There are many recommended “recipes” for toilet training available on Google and YouTube. How do you decide which to implement? Fortunately, there are empirically based assessment and teaching strategies. In Chapter 2, we saw that conducting an experiment in which an independent variable is manipulated is the only way to determine cause and effect. In this instance, we need to search the research literature to see if there is an experiment demonstrating the effectiveness of a toilet training procedure. Nathan Azrin was the 1975 recipient of the American Psychological Association Award for Distinguished Contributions for Applications in Psychology. What is startling and impressive about Azrin’s body of research is the consistent experimental demonstration of success of his intervention procedures with some of the most serious and intractable behavioral problems. These include his classic token economy procedures with chronic adult schizophrenics (Ayllon and Azrin, 1968), community reinforcement procedures with problem alcohol abusers (Hunt and Azrin, 1973), and social reinforcement procedures for individuals experiencing long-standing difficulties finding a job (Jones and Azrin, 1973). In addition, Azrin wrote the best-selling (and still available) Toilet Training in Less than a Day (Azrin and Foxx, 1974) based on prior successful research results (Azrin & Foxx, 1971; Foxx and Azrin, 1973).
Unlike walking, toilet training involves establishing a lengthy sequence of unrelated behaviors. It would be a time-consuming and painstaking task requiring extreme patience and skill to teach this sequence using the shaping, prompting, and fading procedures. Azrin and Foxx (1974) suggest waiting until your child is at least 20 months old before assessing whether she/he is ready to begin toilet training (i.e., has reached the zone of proximal development). Prior to then, it is unlikely that your child will have acquired the observational learning and language skills necessary to use indirect learning procedures. Before beginning you should insure your child is able to sit up, walk, imitate, know the names of and point to different body parts, remove and replace underwear, follow simple instructions, sense the need to go to the bathroom, and stay dry for at least two hours (Azrin and Foxx, 1974, 43-45).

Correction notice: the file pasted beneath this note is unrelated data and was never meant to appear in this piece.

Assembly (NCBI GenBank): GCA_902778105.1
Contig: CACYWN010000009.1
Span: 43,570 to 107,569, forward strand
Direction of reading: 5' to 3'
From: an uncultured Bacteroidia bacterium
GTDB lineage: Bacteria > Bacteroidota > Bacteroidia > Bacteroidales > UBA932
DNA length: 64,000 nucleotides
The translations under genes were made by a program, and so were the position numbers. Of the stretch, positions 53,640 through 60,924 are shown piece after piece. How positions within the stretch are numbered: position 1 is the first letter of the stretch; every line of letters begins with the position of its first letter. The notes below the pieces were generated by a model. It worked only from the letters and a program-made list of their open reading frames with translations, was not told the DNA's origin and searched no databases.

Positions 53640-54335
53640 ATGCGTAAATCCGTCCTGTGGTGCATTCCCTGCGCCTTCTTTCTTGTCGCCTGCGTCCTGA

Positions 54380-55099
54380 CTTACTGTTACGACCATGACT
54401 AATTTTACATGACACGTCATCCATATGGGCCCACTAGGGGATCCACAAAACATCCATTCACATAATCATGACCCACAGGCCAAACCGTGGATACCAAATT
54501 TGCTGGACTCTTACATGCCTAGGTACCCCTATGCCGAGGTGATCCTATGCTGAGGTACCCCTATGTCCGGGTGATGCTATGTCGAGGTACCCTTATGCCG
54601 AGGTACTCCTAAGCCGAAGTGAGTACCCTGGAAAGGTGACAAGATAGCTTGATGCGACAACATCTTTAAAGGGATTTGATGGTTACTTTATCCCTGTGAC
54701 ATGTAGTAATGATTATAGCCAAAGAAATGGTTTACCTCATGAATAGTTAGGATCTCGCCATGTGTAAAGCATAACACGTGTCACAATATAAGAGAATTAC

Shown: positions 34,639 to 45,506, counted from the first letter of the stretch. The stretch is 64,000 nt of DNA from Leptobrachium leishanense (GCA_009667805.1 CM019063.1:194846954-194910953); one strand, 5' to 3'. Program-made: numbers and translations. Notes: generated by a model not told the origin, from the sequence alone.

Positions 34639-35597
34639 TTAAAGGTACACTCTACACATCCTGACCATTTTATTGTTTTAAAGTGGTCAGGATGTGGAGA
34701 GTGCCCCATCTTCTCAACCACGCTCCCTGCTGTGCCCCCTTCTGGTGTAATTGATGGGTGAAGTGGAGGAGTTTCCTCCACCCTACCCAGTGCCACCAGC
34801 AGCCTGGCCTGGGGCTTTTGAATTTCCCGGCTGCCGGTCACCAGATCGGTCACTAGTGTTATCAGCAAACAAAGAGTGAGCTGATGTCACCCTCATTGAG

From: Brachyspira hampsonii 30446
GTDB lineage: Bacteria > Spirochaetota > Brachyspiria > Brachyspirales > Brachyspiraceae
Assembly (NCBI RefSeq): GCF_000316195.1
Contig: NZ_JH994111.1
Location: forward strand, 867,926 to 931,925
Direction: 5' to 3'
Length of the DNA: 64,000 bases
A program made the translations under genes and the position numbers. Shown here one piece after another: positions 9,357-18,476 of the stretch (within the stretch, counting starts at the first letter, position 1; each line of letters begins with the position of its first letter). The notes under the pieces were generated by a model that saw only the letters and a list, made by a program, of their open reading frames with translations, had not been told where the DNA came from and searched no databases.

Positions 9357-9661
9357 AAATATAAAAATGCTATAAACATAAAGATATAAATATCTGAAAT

Once these pre-requisite skills have been acquired, you are ready to proceed. Their process is based on the premise that the best way to learn something is to try to teach it to someone else. This will require having a doll which appears to wet. In this way your child can “teach dolly to go potty.” You start by pretending to give the doll a drink and telling your child that the doll has to go to the bathroom. Your child should then be shown how to remove the doll’s diaper, seat it on the potty, wait for it to “urinate” and then praise the doll for going to the potty (see Azrin and Foxx, 1974, 58-85 for detailed instructions).
Language and the Human Condition
Toilet training is perhaps the earliest example of the advantage of using language to teach a child. The acquisition of speech enables the transition to Piaget’s preoperational stage of cognitive development. The early structuralists considered sensations, images, and emotions to be the basic elements comprising conscious experience. The child is now able to symbolically represent these elements (i.e., its internal and external environment) with words. Vygotsky emphasizes the transition from talking out loud to talking to oneself. We use words to represent objects (nouns), actions (verbs), characteristics of objects and actions (adjectives and adverbs), and people (pronouns). Much of our thinking, including planning and problem-solving, consists of covert speech. Little by little, over the course of our lives, we describe our concepts and schemas with words as we develop elaborate narratives for understanding ourselves and our worlds.